- - Monday, September 12, 2016

From 1936 to the present time, U.S. presidents have claimed extensive and often exclusive authority over external affairs.

Initially, the Supreme Court rejected such claims as contrary to express language in the Constitution, the principle of self-government and the system of checks and balances — and that analysis persisted until United States v. Curtiss-Wright Export Corporation (1936).

But in that year, based on multiple errors of history, the high court promoted a conception of presidential power in external affairs that was plenary and exclusive.

The 1936 case itself had nothing to do with independent presidential power. It arose when Congress in 1934 authorized the president to place an arms embargo in a region in South America. President Franklin D. Roosevelt relied entirely on statutory authority. No one in the lower courts or the Justice Department argued for inherent, independent, plenary, exclusive or extra-constitutional presidential power.

Writing for the Supreme Court, Justice George Sutherland upheld the delegation of legislative power, but in dicta committed numerous errors to greatly expand presidential authority in external affairs. Among his many errors, he misrepresented a speech that John Marshall gave in 1800 when he served as a member of the House of Representatives.

Marshall said during debate: “The President is the sole organ of the nation in external relations, and its sole representative with foreign nations.”

The expression “sole organ” meant a president who communicates with other nations after policy has been decided by both branches, either by statute or treaty. Yet Sutherland interpreted that sentence to attribute to the president authority granted by the legislature “plus the very delicate, plenary and exclusive power of the President as the sole organ of the federal government in the field of international relations.”

Evidently Sutherland and the justices who joined his opinion did not bother to read Marshall’s entire speech. It merely explained that when President John Adams transferred to Great Britain an individual charged with murder, he did so not on the basis of some kind of independent presidential power but solely on an extradition provision in the Jay Treaty. Thus, Adams did not single-handedly make foreign policy. He carried it out.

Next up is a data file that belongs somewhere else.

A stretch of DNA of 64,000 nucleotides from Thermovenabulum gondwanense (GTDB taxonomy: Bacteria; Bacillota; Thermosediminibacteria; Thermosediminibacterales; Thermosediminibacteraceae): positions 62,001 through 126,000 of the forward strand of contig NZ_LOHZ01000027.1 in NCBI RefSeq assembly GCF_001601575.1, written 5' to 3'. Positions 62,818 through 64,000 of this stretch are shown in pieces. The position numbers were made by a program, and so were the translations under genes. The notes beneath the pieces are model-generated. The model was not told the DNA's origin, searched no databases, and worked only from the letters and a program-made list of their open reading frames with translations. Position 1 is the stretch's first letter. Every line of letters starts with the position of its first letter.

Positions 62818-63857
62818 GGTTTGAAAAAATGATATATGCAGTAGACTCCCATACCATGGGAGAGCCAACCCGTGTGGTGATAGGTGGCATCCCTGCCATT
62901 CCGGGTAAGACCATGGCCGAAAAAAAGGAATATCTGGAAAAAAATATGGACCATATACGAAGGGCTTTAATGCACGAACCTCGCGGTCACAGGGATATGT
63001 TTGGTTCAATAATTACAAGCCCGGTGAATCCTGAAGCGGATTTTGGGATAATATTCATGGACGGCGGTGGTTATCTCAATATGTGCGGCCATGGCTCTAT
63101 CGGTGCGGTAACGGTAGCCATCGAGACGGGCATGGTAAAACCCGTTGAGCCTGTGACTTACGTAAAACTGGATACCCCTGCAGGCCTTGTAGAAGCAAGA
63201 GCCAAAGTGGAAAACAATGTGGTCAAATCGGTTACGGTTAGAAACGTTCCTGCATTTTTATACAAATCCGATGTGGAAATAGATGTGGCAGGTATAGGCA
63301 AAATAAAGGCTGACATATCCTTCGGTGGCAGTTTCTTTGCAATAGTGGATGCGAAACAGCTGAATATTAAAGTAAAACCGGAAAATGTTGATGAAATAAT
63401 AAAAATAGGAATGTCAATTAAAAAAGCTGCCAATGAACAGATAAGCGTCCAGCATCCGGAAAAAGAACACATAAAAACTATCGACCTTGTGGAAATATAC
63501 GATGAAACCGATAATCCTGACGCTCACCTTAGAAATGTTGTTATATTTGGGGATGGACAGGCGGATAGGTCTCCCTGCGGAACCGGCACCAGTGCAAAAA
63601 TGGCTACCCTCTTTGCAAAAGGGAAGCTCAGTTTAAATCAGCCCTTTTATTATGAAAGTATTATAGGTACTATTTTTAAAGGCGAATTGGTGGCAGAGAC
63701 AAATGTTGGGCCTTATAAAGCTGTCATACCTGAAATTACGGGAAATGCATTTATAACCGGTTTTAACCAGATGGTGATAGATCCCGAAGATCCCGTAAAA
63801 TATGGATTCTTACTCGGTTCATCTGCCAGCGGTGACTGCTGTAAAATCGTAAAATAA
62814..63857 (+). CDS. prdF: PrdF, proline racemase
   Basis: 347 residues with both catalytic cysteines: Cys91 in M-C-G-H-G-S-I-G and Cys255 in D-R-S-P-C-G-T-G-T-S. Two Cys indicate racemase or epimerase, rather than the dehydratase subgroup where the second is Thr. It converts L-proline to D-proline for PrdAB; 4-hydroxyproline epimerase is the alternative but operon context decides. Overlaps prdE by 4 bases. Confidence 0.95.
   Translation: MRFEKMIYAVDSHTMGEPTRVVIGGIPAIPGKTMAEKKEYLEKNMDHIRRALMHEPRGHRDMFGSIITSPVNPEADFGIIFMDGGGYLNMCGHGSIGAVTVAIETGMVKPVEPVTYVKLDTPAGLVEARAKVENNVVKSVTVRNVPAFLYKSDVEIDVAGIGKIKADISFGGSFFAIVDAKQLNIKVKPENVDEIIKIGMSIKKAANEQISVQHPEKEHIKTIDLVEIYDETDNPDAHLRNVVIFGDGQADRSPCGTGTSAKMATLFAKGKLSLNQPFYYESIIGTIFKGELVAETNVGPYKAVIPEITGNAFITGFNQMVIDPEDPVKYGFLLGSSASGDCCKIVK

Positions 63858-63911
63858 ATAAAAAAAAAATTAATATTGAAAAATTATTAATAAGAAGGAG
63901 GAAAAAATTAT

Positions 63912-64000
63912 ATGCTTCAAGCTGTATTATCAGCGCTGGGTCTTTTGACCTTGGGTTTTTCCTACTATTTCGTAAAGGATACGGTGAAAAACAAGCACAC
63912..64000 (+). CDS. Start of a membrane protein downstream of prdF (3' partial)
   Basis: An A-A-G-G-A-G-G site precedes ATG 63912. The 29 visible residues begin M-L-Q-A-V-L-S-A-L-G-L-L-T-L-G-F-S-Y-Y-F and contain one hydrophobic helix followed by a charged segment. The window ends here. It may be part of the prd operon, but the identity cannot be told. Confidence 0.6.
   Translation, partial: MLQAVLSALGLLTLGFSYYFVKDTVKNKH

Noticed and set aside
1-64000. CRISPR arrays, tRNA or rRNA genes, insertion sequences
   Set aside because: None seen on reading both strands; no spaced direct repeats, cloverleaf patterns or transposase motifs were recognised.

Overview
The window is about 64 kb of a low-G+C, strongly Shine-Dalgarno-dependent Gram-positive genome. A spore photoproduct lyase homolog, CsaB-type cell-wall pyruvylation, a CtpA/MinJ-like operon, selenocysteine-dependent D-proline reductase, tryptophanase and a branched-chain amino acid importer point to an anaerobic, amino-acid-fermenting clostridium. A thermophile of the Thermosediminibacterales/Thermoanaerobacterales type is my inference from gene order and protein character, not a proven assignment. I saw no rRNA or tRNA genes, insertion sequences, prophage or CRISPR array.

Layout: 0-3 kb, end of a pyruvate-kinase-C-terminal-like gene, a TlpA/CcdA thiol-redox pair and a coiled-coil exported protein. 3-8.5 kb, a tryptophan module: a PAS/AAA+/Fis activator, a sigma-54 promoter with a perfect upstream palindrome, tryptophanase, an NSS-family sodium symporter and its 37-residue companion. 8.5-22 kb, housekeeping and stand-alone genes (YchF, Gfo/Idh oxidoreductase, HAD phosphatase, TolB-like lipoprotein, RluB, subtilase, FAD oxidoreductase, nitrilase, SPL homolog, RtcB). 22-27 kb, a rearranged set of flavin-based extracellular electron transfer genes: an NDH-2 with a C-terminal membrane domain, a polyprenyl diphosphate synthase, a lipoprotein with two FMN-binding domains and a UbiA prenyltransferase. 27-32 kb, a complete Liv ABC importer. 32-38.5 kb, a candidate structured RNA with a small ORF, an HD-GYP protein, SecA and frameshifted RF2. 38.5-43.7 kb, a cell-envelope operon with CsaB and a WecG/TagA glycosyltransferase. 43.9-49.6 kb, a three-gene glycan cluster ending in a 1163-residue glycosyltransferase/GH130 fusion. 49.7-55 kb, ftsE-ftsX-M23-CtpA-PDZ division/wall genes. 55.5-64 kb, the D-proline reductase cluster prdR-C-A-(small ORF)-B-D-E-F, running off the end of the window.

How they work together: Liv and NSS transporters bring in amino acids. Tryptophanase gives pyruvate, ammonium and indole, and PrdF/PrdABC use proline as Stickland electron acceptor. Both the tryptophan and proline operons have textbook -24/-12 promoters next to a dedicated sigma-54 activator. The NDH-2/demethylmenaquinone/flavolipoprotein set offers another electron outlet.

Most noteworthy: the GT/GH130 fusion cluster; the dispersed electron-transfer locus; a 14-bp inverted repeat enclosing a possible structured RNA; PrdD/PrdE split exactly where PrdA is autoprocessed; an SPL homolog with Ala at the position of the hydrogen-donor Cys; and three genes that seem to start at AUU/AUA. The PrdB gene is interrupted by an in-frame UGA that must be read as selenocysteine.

Although Sutherland committed plain error, the sole-organ doctrine expanded presidential power beyond constitutional limits from one decade to the next, until partially corrected last year by the Supreme Court in Zivotofsky v. Kerry.

In its 6-3 decision in Zivotofsky, the high court manufactured a new model that is close cousin to the sole-organ doctrine. In upholding for the first time an exclusive power of the president to recognize foreign governments, the high court said that only the president can speak with “one voice,” offer “unity” at all times, and speak “for the Nation.”

Relying on an essay by Alexander Hamilton, it argued that with “unity comes the ability to exercise, to a greater degree, ‘[d]ecision, activity, secrecy, and dispatch.’” The six justices in the majority did not understand that those same four qualities can greatly harm the nation, including these presidential actions: Lyndon Johnson’s escalation of the Vietnam War, Richard Nixon’s Watergate, Ronald Reagan’s Iran-Contra, and the decision by George W. Bush to go to war against Iraq based on six false claims that Iraqi President Saddam Hussein possessed weapons of mass destruction.

Presidential power also extended beyond constitutional boundaries when President Harry Truman went to war against North Korea without first obtaining congressional authority. During Senate debate on the U.N. Charter, Truman wired a note to Sen. Kenneth McKellar on July 27, 1945, pledging that if any agreements were negotiated to require U.S. troops in a U.N. military action, “it will be my purpose to ask Congress for appropriate legislation to approve them.” That precise requirement was included in the U.N. Participation Act of 1945, which Truman signed without expressing any constitutional or policy objections.

Yet five years later, he committed U.S. troops to Korea solely on the basis of Security Council resolutions without ever seeking or obtaining congressional approval. That unconstitutional precedent was followed by President Bill Clinton in Haiti and Bosnia, and by President Obama in Libya. When Clinton could not obtain U.N. authority for military action in Kosovo, he reached out to NATO allies for support.

Treaties may not shift the Article I authority of Congress to outside bodies, whether the U.N. or NATO. Thus, from 1950 forward, presidents have engaged in unconstitutional wars.

Louis Fisher, Ph.D., is scholar-in-residence at The Constitution Project, a think tank founded in 1997 to foster consensus-based solutions to difficult constitutional challenges. From 1970 to 2010, Dr. Fisher handled issues of separation of powers and constitutional law at the Library of Congress. His books include “The Law of the Executive Branch: Presidential Power” (paper ed., 2015).

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